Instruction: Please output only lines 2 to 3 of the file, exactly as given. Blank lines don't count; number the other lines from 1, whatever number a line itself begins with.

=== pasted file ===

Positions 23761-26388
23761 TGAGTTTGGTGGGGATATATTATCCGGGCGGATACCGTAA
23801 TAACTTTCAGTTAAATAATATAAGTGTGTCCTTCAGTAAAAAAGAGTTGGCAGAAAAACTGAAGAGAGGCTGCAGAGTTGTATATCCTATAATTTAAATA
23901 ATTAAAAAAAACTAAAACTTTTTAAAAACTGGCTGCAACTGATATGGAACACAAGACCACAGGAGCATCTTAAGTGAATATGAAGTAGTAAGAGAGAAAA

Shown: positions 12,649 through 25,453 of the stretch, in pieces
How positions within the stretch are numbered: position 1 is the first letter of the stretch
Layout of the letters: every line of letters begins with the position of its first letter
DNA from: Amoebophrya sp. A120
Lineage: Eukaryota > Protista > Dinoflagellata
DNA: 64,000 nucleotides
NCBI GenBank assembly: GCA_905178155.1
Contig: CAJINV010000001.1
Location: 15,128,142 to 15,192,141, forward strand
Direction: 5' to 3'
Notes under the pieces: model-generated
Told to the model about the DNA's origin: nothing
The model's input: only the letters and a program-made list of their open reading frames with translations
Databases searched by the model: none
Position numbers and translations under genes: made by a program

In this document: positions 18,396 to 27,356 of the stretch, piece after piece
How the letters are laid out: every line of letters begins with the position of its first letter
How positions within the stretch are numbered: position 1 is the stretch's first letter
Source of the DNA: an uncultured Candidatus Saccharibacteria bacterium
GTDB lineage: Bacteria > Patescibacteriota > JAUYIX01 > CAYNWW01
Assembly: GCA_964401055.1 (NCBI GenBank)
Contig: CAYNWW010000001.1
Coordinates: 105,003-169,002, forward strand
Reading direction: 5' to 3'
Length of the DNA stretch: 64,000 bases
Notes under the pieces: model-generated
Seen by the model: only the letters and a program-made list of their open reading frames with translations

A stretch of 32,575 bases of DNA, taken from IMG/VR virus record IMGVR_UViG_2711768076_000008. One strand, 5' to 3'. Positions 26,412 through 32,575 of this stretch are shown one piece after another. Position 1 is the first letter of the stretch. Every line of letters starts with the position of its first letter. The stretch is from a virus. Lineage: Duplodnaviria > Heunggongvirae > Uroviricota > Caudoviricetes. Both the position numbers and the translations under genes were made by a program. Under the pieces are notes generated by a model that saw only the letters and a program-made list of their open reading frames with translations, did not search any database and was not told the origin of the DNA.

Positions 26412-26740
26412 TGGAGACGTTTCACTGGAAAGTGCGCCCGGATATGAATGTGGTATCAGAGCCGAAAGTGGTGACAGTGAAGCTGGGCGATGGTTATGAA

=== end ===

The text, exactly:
23761 TGAGTTTGGTGGGGATATATTATCCGGGCGGATACCGTAA
23801 TAACTTTCAGTTAAATAATATAAGTGTGTCCTTCAGTAAAAAAGAGTTGGCAGAAAAACTGAAGAGAGGCTGCAGAGTTGTATATCCTATAATTTAAATA